CHARLES STANHOPE
CHARLES STANHOPE
1 year ago

As the Ancient Greek sage Hesiod*put it so well: “moderation in all things”.

ps. This includes Immigration!

(* circa 700 BC.)

Mark Phillips
Mark Phillips
1 year ago

Including moderation.

Thomas K.
Thomas K.
1 year ago
Reply to  Mark Phillips

Indeed. There are always exceptions to every rule, even the rule that there are always exceptions.

Thomas K.
Thomas K.
1 year ago
Reply to  Mark Phillips

Indeed. There are always exceptions to every rule, even the rule that there are always exceptions.

Mark Phillips
Mark Phillips
1 year ago

Including moderation.

CHARLES STANHOPE
CHARLES STANHOPE
1 year ago

As the Ancient Greek sage Hesiod*put it so well: “moderation in all things”.

ps. This includes Immigration!

(* circa 700 BC.)

Neil Ross
Neil Ross
1 year ago

Shocking 2,000 beavers are roaming the U.K. countryside! This works out at 1 per 34,000 human beings, who have had roads, railways, airports, bridges, dams, power stations, villages, towns and cities built for them. Of course beavers are the problem!

Neil Ross
Neil Ross
1 year ago

Shocking 2,000 beavers are roaming the U.K. countryside! This works out at 1 per 34,000 human beings, who have had roads, railways, airports, bridges, dams, power stations, villages, towns and cities built for them. Of course beavers are the problem!

Robbie K
Robbie K
1 year ago

What a miserable cynical piece. Considering it was over hunting that erradicated the beaver from Britain in the first place it only seems reasonable there should be a conservation programme to reintroduce them.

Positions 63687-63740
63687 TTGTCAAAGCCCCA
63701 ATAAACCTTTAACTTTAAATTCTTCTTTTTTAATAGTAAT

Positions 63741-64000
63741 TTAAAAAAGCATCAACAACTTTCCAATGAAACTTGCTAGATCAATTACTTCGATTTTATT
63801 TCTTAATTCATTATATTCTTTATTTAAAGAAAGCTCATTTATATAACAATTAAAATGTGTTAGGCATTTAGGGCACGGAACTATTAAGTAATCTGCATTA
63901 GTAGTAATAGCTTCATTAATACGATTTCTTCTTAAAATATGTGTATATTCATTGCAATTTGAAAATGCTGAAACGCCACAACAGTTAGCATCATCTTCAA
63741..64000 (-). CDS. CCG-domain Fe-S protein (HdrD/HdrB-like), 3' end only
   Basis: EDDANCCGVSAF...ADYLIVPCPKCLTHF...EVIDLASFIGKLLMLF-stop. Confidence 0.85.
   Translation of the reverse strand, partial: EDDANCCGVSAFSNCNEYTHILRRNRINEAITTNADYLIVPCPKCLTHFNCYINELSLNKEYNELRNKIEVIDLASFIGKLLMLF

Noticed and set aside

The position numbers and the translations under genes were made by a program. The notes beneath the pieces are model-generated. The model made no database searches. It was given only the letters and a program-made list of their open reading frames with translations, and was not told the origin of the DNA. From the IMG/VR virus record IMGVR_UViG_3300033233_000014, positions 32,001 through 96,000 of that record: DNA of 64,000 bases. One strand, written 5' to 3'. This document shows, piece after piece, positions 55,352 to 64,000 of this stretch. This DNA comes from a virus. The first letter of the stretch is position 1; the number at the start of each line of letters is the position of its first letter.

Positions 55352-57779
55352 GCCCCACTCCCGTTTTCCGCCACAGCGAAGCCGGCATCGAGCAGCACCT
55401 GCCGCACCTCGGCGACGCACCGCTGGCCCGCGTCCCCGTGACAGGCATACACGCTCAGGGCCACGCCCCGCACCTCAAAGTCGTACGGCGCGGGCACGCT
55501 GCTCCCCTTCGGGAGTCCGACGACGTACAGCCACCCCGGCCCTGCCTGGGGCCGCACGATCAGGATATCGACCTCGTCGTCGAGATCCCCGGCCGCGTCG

It’s the typical attitude of a farmer – anything that threatens the profit margin must be destroyed.

Rick Hart
Rick Hart
1 year ago
Reply to  Robbie K

Since the removal of the beaver from the UK, the human population has grown tremendously. There is no room for their furry dam-building shenanigans any more. If we want wetlands, as the article suggests we can build beaver-mimic dams. And since we have nothing big enough to predate them (officially-I’ve seen evidence that we have!), we will end up having to cull them anyway.

Last edited 1 year ago by Rick Hart
Beaver Boy
Beaver Boy
1 year ago
Reply to  Rick Hart

No understanding of the scale of the problem.

Beaver Boy
Beaver Boy
1 year ago
Reply to  Rick Hart

No understanding of the scale of the problem.

Andrew Wise
Andrew Wise
1 year ago
Reply to  Robbie K

So you won’t be wanting cheap food at the supermarket next week then?

Robbie K
Robbie K
1 year ago
Reply to  Andrew Wise

It is actually possible to co-exist with nature, with a little effort. One needn’t attack it with a flame thrower, or shotgun, if it’s a bit inconvenient.

Robbie K
Robbie K
1 year ago
Reply to  Andrew Wise

It is actually possible to co-exist with nature, with a little effort. One needn’t attack it with a flame thrower, or shotgun, if it’s a bit inconvenient.

Sue Sims
Sue Sims
1 year ago
Reply to  Robbie K

Ah yes. The argumentum ad captandum* and the argumentum ad hominem. Could you provide some actual rebuttal of Mr Lewis-Stempel’s points, please?
*Though that one won’t affect most of Unherd’s readers, who aren’t particularly sentimental.

Robbie K
Robbie K
1 year ago
Reply to  Sue Sims

Let’s just go with his argument for the moment, although one could make similar claims against the case for raising children – the destruction, inconvenience, cost, stress, filth and annoyance, just to scratch the surface. Yet parents love them don’t they? And it’s all worth it just to see their happy little faces. Furry in this scenario, as pointed out by Rick above.

Clare Knight
Clare Knight
1 year ago
Reply to  Robbie K

The problem is that children grow into adults. I’ve always thought we need to cull the human herds. Overpopulation is the problem with most things.

Last edited 1 year ago by Clare Knight
Clare Knight
Clare Knight
1 year ago
Reply to  Robbie K

The problem is that children grow into adults. I’ve always thought we need to cull the human herds. Overpopulation is the problem with most things.